The Birth of Breaking News

Discovered via the great Kottke.com:

No one is alive that can remember life before your day could be interrupted by a newsflash. The first event in this country to be experienced that way was when the transcontinental railroad was completed in the Utah desert in 1869. The entire nation was waiting for the moment a golden spike (wired to the telegraph) struck a silver hammer (also wired up to the telegraph), creating the first massive breaking news story.
/Source

Antonio Ortiz

Antonio Ortiz has always been an autodidact with an eclectic array of interests. Fascinated with technology, advertising and culture he has forged a career that combines them all. In 1991 Antonio developed one of the very first websites to market the arts. It was text based, only available to computer scientists, and increased attendance to the Rutgers Arts Center where he had truly begun his professional career. Since then Antonio has been an early adopter and innovator merging technology and marketing with his passion for art, culture and entertainment. For a more in-depth look at those passions, visit SmarterCreativity.com.

◉ Permalink

How Headlines Change The Way We Think

Maria Konnikova, The New Yorker:

Psychologists have long known that first impressions really do matter—what we see, hear, feel, or experience in our first encounter with something colors how we process the rest of it. Articles are no exception. And just as people can manage the impression that they make through their choice of attire, so, too, can the crafting of the headline subtly shift the perception of the text that follows. By drawing attention to certain details or facts, a headline can affect what existing knowledge is activated in your head. By its choice of phrasing, a headline can influence your mindset as you read so that you later recall details that coincide with what you were expecting. For instance, the headline of this article I wrote—”A Gene That Makes You Need Less Sleep?”—is not inaccurate in any way. But it does likely prompt a focus on one specific part of the piece. If I had instead called it “Why We Need Eight Hours of Sleep,” people would remember it differently.
/Source

Antonio Ortiz

Antonio Ortiz has always been an autodidact with an eclectic array of interests. Fascinated with technology, advertising and culture he has forged a career that combines them all. In 1991 Antonio developed one of the very first websites to market the arts. It was text based, only available to computer scientists, and increased attendance to the Rutgers Arts Center where he had truly begun his professional career. Since then Antonio has been an early adopter and innovator merging technology and marketing with his passion for art, culture and entertainment. For a more in-depth look at those passions, visit SmarterCreativity.com.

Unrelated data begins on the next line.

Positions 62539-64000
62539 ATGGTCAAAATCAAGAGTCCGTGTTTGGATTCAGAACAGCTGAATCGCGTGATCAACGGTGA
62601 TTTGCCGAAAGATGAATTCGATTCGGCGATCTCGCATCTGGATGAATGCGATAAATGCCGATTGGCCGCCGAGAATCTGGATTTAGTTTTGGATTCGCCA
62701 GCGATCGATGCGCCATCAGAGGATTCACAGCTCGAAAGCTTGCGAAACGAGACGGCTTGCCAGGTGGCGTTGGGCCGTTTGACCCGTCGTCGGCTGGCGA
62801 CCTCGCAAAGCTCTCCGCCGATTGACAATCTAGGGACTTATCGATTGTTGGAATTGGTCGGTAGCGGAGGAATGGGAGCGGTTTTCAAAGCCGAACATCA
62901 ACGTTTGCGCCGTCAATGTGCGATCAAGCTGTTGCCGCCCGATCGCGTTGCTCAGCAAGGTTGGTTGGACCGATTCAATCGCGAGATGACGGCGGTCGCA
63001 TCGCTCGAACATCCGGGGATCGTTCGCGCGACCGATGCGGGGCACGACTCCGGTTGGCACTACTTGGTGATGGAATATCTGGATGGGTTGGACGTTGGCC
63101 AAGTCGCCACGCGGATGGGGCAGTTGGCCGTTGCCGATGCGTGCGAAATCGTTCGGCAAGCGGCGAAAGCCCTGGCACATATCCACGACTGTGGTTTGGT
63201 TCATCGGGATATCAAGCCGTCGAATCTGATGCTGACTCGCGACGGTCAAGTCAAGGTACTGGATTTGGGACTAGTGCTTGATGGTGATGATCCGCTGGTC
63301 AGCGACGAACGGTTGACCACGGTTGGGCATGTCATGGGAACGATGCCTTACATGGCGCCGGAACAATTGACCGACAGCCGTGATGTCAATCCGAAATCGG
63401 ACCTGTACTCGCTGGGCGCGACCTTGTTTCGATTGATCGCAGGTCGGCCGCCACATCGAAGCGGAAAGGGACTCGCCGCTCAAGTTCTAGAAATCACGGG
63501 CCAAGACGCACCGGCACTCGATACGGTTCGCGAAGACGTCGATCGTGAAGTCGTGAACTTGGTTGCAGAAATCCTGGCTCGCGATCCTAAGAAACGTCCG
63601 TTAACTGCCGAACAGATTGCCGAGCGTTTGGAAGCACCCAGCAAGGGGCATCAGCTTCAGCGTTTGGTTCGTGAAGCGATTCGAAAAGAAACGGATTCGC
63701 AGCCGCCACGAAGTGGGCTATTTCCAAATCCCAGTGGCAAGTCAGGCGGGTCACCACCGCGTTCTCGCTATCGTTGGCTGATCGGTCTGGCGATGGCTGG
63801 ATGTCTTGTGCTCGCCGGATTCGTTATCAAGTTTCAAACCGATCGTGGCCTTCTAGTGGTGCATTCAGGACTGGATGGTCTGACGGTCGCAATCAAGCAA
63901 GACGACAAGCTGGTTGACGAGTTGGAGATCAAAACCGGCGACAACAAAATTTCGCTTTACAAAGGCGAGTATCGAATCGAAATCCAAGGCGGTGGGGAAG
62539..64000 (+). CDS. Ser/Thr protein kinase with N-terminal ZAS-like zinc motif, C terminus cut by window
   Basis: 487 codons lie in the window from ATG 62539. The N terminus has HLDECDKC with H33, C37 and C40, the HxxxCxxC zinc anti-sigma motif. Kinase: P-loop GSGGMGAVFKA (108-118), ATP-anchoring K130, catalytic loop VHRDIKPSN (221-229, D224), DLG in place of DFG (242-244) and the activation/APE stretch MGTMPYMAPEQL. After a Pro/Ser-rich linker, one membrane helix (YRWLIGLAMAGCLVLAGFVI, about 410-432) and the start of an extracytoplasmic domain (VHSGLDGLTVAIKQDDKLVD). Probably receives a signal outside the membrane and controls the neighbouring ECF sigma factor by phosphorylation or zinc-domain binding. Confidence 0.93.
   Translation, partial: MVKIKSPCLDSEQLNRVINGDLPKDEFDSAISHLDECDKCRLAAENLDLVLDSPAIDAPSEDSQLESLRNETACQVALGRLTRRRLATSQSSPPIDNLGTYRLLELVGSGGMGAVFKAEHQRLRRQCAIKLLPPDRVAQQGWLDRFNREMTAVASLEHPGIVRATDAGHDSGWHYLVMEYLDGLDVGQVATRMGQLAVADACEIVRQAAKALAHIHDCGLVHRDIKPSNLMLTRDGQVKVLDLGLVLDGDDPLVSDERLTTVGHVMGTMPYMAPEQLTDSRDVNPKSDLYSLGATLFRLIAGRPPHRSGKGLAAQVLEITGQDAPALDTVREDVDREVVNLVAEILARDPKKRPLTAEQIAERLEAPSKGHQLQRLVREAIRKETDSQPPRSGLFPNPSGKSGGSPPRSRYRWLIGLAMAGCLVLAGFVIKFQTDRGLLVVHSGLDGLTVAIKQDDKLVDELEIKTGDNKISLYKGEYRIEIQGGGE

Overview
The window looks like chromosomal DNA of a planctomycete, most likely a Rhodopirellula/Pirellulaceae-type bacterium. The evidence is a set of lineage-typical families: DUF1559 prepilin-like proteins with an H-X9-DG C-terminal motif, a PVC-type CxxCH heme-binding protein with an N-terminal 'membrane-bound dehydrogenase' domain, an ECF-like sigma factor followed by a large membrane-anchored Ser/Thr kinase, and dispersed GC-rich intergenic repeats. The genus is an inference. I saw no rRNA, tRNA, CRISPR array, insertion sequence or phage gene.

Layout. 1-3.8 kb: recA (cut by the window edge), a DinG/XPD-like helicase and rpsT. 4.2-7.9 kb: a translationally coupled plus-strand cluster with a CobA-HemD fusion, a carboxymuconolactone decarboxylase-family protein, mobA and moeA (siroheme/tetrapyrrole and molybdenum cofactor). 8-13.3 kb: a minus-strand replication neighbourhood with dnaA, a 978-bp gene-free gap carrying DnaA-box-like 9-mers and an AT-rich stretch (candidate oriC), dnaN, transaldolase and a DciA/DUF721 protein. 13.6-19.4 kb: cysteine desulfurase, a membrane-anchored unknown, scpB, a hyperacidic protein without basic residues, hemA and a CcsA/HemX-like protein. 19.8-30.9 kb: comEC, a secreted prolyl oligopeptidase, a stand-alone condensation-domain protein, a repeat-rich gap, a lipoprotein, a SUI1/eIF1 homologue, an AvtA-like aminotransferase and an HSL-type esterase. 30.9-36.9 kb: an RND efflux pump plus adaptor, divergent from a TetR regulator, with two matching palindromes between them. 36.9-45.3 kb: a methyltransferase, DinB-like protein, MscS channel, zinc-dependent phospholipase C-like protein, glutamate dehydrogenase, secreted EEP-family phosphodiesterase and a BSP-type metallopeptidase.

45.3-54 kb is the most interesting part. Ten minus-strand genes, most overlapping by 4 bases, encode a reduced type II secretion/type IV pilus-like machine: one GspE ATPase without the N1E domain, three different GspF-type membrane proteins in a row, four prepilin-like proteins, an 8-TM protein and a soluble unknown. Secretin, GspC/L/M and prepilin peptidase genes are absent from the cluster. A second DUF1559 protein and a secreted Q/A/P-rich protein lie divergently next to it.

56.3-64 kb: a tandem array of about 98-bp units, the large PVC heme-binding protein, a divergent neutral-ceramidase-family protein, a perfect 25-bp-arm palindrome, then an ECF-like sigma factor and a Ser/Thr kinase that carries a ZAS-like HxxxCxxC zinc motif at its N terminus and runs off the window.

◉ Permalink

Alain de Botton "The News: A User's Manual"

The news is everywhere. We can't stop constantly checking it on our computer screens, but what is this doing to our minds?

We are never really taught how to make sense of the torrent of news we face every day, writes Alain de Botton, but this has a huge impact on our sense of what matters and of how we should lead our lives. In his dazzling new book, de Botton takes twenty-five archetypal news stories--including an airplane crash, a murder, a celebrity interview and a political scandal--and submits them to unusually intense analysis with a view to helping us navigate our news-soaked age. He raises such questions as Why are disaster stories often so uplifting? What makes the love lives of celebrities so interesting? Why do we enjoy watching politicians being brought down? Why are upheavals in far-off lands often so boring?

In "The News: A User's Manual", de Botton has written the ultimate guide for our frenzied era, certain to bring calm, understanding and a measure of sanity to our daily (perhaps even hourly) interactions with the news machine.
 

Antonio Ortiz

Antonio Ortiz has always been an autodidact with an eclectic array of interests. Fascinated with technology, advertising and culture he has forged a career that combines them all. In 1991 Antonio developed one of the very first websites to market the arts. It was text based, only available to computer scientists, and increased attendance to the Rutgers Arts Center where he had truly begun his professional career. Since then Antonio has been an early adopter and innovator merging technology and marketing with his passion for art, culture and entertainment. For a more in-depth look at those passions, visit SmarterCreativity.com.

◉ Permalink

Advertising & The Great And Wicked Issues Of Our Day

Ernie Schenck in Communication Arts about Dr. Deborah Morrison:

Deborah Morrison is the chambers distinguished professor of advertising at the University of Oregon’s School of Journalism and Communication. Recently, she wrote a piece for Co.Create in which she calls on advertising people to transcend the consumption cycle and train the full might of their creative firepower on what she calls the great and wicked issues of our day. You know the ones: Global warming. Hunger. Energy. Gun violence. Mass extinctions. Overpopulation. 

As I write this, Dr. Morrison and nine advertising students are in Alaska studying climate change. They’re learning how to find the stories in the science—stories that most of us would never see, and not because they aren’t compelling. On the contrary, they’re beyond compelling, the stuff of nightmares without end. The stories are there all right, but they’re mute and colorless and shapeless, entombed beneath a mountain range of data. Not that there’s anything wrong with that. Data can do many things. It can prove theorems, send rockets to the stars and cure diseases of every stripe. What it can’t do is light a fire under the collective ass of society. Data can’t do that, but stories and ideas can.